I started with my old hiking guide, "102 Hikes in the S Cascades & Olympics," published by The Mountaineers. It's decades old now, and has been replaced by more complete guides covering smaller sections of the state. My best source was the Olympic National Park website. They check a lot of hikers in and out for those beaches, and know what to look for. I brought USGS maps for the area, but the ONP backcountry office at Port Angeles sells a map to cover just the coastal strip in the same detail. It also shows approved camps and, at certain low passages, the highest tide that will allow you to pass with dry feet. The Park will charge you for the privilege of backpacking the beaches, but it's cheap entertainment. They will rent bear-proof food containers cheap to anyone who doesn't bring their own.
There's a big difference between June weather and July weather. We had some significant rain in July, but in June you may not see the sun at all.
Two reasons I chose the south portion, either of which may not apply to you: the N half involves that long drive off highway 101 to Ozette Lake or Cape Flattery makes dropping off a car a real chore, and since I was hiking with only my 12-y.o. son, there weren't many alternatives involving a second car. As it was, I searched the Forks Chamber of Commerce website and found a car-moving service for hikers. They were a husband & wife who, for a reasonable fee, rode with us to the Third Beach trailhead, then drove our car home for a few days, then left it for us at Oil City, on the Hoh River. It worked perfectly. I don't know if a similar service is available at the N end, or if you have that covered.
The other reason is that the N beaches hike is so popular that I wasn't sure we could get approved after driving all the way to P.A. The S hike doesn't suffer from that kind of overuse. If you hike the N part, you'll probably learn why it's so popular.
Go prepared to time you life by the tides, and you'll have a great time.
Location is that of the photographer; the spires are 3.5 miles (5.6 km) SSW.
Look closely at the gap between the highest summit (The Mole) and the pair to the left (The Duolith), and you'll see a chockstone the size of a small house.
After several recommendations, I got around to reading Three Cups of Tea last month. I still wasn't sure where Korphe was until I saw missum's photo of the school. Mr. Mortenson arrived a few years after this photo and found the village connected to the road by a box suspended from pulleys riding on a taut cable across the river, an arrangement we found a couple of days farther up the valley. Apparently this 3-vine bridge succumbed to the elements and was replaced by that cable system. Click this photo to see it full-scale, and it's easy to imagine it breaking. And when we were here in 1988, we were still 2 days' hike (OK, 1 day for the locals) from drivable road, due to an avalanche down-valley. The box-on-pulleys arrangement is still used in the U.S. There's one a few feet upstream of the I-5 bridge across the Skagit River in Washington State. Mr. Mortenson, his donors, and the local workers deserve all the praise and assistance they can get.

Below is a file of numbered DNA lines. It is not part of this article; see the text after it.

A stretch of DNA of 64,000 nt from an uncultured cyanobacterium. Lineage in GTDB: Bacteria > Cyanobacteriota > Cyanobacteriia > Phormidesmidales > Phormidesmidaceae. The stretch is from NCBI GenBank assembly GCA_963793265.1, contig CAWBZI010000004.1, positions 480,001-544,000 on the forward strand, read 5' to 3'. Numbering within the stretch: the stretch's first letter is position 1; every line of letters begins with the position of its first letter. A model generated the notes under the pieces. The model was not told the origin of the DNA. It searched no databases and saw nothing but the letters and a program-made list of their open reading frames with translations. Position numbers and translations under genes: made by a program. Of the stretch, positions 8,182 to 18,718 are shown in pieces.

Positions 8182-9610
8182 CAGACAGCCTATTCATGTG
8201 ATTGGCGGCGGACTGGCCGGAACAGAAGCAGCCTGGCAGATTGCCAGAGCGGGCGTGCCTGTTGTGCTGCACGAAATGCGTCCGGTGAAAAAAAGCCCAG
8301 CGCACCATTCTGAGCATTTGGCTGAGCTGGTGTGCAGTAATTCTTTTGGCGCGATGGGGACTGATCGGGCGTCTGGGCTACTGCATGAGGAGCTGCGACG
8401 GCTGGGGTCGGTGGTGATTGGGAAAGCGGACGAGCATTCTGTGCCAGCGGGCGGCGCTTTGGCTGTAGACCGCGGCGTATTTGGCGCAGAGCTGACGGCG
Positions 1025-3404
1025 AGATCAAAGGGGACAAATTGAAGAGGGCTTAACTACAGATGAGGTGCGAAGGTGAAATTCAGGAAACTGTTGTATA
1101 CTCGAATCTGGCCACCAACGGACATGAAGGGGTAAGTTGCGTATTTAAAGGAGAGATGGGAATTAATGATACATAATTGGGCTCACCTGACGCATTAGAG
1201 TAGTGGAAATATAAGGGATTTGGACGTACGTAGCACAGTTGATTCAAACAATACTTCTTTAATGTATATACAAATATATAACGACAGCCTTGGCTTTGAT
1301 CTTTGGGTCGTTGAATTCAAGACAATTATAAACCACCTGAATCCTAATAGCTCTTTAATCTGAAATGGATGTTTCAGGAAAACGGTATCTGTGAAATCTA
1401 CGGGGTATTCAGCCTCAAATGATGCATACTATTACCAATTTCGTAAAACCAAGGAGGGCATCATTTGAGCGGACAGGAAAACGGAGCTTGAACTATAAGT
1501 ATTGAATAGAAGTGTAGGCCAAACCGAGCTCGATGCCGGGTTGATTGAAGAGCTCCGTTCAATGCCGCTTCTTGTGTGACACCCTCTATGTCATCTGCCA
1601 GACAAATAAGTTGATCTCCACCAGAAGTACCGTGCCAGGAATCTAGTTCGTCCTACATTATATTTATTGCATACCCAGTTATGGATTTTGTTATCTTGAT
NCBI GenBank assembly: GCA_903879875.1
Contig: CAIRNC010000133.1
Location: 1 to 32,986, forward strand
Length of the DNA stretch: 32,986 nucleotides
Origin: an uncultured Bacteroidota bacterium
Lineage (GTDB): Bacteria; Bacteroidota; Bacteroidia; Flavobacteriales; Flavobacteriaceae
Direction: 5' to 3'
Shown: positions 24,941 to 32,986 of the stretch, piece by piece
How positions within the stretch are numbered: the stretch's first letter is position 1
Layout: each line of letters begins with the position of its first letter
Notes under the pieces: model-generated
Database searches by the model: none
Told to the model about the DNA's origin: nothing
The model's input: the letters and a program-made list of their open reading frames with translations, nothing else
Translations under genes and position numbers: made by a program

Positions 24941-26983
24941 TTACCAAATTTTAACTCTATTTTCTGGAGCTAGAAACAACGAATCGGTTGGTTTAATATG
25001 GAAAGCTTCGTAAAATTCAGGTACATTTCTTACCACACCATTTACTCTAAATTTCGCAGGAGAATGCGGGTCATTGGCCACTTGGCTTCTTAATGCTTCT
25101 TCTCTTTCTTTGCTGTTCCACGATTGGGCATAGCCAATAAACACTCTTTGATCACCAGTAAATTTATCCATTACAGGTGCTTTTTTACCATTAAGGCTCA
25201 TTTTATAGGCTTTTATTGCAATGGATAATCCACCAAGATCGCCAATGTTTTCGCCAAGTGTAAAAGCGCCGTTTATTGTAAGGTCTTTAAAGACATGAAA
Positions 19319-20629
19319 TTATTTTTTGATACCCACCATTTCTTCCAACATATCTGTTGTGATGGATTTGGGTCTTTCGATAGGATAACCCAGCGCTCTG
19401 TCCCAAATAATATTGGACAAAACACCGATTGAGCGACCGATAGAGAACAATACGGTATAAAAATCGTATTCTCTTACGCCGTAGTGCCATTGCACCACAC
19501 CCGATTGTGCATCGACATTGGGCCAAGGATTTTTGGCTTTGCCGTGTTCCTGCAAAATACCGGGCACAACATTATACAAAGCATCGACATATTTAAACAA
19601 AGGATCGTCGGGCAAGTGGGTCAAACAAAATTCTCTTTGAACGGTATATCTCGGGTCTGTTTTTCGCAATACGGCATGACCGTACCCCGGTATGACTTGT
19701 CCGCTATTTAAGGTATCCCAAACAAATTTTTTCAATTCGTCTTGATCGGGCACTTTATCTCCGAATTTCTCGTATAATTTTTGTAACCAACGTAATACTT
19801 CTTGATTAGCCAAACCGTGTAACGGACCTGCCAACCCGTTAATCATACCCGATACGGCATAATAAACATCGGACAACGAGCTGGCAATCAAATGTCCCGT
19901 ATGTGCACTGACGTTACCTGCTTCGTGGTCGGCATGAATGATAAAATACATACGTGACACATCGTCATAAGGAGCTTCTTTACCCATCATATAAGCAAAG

No sign of new work on it here. A few miles south in the community of Bryant we saw new construction on this trail, on the E side of SR 9. As far as I know, the only usable part of the runs from a few miles S of Arlington to the middle of Snohomish. Snohomish county and Skagit county parks websites probably have updated info and expected completion times. It's called the Centennial Trail. The completed part is paved and cries out for bicycles. This part may be short, but If you can find an excuse to be in the neighborhood, you can expect to find solitude and maybe wild critters.
Nature is great. Kind regards
Thanks Eric, I made the correction.
This is a wonderful photo!
Nice view. My one time up there was one of the hardest weekends of my life. On Sat. we took a beginning mountaineering class up from the road to camp at the base of Pyramid, then climbed these three peaks. On Sun. we traversed over to Snowfield (pausing to rescue a member who fell 40 feet into a crevasse), then on the return a few of us climbed Colonial before packing up and descending to the cars.
Makes me glad of the brain's limited ability to remember pain.
When you stand on the east end of this bridge, you're on the foot of Davis Peak, one of only two mountains in the "Lower 48" that have cliffs that drop over 1 mile in less than 1 horizontal mile.
But it's on the opposite (NE) side of the mountain, visible only from a few high trails nearby.
Nice shot. Makes me thirsty.
Thanks, Randy. I made 5 trips into the Bugaboos, always in June, and we had quite a few enforced rest days. I hear the weather is much dryer in July, but don't go too late, or some climbs may be unapproachable beyond schrunds. Try it again - it's too good to miss.